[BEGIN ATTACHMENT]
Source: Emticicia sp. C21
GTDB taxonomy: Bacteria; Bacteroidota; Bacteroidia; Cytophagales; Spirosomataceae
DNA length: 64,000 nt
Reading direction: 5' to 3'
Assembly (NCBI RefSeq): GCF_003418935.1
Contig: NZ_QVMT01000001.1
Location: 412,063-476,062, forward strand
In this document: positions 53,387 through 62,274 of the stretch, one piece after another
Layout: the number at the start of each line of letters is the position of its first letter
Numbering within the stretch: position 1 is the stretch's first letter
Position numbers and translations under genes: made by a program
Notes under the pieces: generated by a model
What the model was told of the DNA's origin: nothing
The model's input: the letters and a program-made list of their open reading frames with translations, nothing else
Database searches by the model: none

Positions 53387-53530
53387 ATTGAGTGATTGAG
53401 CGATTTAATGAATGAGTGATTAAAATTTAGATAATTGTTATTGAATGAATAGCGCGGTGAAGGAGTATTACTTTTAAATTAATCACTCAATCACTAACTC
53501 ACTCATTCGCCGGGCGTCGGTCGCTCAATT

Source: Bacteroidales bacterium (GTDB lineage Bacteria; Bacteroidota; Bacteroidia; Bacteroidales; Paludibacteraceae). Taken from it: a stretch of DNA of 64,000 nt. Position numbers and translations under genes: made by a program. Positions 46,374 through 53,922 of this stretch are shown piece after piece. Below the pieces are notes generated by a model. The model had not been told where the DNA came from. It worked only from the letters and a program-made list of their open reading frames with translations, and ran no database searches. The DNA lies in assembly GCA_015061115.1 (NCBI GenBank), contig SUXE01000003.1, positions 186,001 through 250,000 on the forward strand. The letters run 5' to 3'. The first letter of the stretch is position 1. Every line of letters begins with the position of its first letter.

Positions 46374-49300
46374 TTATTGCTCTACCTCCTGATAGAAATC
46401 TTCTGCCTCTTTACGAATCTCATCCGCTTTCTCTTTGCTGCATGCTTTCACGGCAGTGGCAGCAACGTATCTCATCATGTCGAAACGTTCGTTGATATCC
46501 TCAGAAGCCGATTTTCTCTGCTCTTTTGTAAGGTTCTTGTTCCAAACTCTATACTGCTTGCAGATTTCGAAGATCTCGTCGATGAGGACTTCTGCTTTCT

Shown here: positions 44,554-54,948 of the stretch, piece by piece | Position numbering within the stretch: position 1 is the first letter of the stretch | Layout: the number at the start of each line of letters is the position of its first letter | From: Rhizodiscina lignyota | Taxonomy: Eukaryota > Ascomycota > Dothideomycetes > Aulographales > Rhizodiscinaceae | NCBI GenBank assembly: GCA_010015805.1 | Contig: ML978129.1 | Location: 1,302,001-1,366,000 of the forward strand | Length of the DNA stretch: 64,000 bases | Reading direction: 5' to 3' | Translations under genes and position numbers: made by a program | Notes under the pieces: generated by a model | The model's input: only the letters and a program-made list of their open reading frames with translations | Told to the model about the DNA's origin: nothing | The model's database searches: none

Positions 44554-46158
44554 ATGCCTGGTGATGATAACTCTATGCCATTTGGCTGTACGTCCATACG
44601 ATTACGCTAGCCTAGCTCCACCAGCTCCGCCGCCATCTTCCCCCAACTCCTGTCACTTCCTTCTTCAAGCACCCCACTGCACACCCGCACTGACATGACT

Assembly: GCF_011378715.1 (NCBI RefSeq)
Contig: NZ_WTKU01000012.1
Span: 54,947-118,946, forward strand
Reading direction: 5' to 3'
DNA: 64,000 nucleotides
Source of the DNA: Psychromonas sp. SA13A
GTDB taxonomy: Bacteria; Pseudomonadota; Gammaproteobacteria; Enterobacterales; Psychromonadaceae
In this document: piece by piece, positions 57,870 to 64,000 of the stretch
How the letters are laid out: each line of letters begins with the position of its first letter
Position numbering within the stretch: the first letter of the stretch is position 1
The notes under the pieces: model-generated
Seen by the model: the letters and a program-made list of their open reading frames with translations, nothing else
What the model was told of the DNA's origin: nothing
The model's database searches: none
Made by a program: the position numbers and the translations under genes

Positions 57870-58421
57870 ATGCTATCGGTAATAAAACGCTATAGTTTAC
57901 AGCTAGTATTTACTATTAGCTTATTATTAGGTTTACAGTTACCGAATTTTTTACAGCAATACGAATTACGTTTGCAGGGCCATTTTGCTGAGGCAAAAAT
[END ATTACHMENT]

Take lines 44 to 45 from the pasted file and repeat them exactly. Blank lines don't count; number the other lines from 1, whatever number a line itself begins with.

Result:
Positions 57870-58421
57870 ATGCTATCGGTAATAAAACGCTATAGTTTAC